is related to a philosophical foundation. Paul is speaking of something which
has to be personally communicated, although the speaker and the one spoken to do
not know each other. He uses the historical repertoire and draws the listener
into his way of reasoning by writing in the first person singular.
However, Valérie Nicolet Anderson is
aware of a major problem in paralleling these specific texts at an analytical
level. Although she wants to establish the relationship genetically, she knows
that in fact Kierkegaard does not mention Romans in The
Sickness Unto Death. Rather, the title is a quotation from John 11:4 and the
story of the awakening of Lazarus. Lazarus is ill, but his sickness will not
lead to death. Similarly we may think that we have caught lethal diseases, but
we are generally mistaken, according to Kierkegaard. It is only sin, which
causes death and from this we have been saved by grace.
It is difficult to establish a genetic
relationship between these texts. However, there are other possibilities. The
connection need not be made analytically, but can be made contextually. They are
both elaborating a universal predicament. It can also be established
hermeneutically by means of the existential anthropology. Paul and Kierkegaard
are writing about the same thing. As I understand this paper, this is actually
what is being done.
This brings me back to the tension between these
texts, which could be further reflected upon. When putting forth the common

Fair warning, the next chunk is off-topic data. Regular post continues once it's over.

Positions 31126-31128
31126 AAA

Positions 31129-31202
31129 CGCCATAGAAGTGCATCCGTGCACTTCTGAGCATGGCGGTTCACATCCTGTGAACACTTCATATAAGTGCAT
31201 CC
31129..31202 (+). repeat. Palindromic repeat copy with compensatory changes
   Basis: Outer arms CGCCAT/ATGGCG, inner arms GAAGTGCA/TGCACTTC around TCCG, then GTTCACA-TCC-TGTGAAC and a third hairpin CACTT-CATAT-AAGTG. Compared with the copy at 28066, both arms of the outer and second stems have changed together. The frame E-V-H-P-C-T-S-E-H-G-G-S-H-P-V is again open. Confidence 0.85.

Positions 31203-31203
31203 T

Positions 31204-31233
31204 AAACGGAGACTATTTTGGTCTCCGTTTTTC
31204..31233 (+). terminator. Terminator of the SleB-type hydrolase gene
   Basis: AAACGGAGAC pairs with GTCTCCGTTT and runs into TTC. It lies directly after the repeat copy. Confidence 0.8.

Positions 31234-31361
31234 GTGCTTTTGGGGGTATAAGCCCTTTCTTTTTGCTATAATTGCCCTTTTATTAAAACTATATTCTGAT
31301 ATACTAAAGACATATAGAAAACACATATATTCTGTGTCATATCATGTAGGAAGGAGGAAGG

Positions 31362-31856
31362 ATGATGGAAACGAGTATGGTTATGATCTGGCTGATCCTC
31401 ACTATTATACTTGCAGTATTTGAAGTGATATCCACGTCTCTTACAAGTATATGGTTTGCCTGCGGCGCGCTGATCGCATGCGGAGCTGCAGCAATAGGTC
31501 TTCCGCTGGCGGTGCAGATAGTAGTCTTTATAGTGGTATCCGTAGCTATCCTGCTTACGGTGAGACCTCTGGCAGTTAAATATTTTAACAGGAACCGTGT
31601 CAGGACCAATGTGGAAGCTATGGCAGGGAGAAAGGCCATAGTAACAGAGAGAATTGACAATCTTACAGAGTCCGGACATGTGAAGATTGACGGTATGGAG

thematic ground, Valérie Nicolet Anderson uses the terminology “before
God”. Paul and Kierkegaard both write about humans as standing “before
God”. Paul does this in terms of the law. The puzzling thing is that the law
does not help. What about Kierkegaard? He does not write in terms of the law.
However, he believes becoming aware of God and getting into despair is actually
a good thing, a presupposition for accepting grace. Thus, there is a similarity.
Both Paul and Kierkegaard hold that it is good to be “before God”, although
it does not deliver us from sin or despair.
There is also an important difference. Despair
does not arise primarily before the law, but rather before the gospel, to use
the common Protestant hermeneutical key. Humans lack faith, i.e. belief that
they are transparently grounded in God and have eternal life. What causes
offence is not that God wants us to live holy lives, but that God wants to give
us everything for free.
I think it would be worth while to explore this difference and not stop by
seeing the parallel or hearing the echo. What can we make of the dissonance?
Valérie Nicolet Anderson has shown that
there are legitimate fruitful ways of interpreting Romans with the help of some
theological insights of Kierkegaard. Her paper raises some very important
issues. How do we justify connections made between biblical texts and systematic
theology? How can we remain critical also of the theological dimensions we want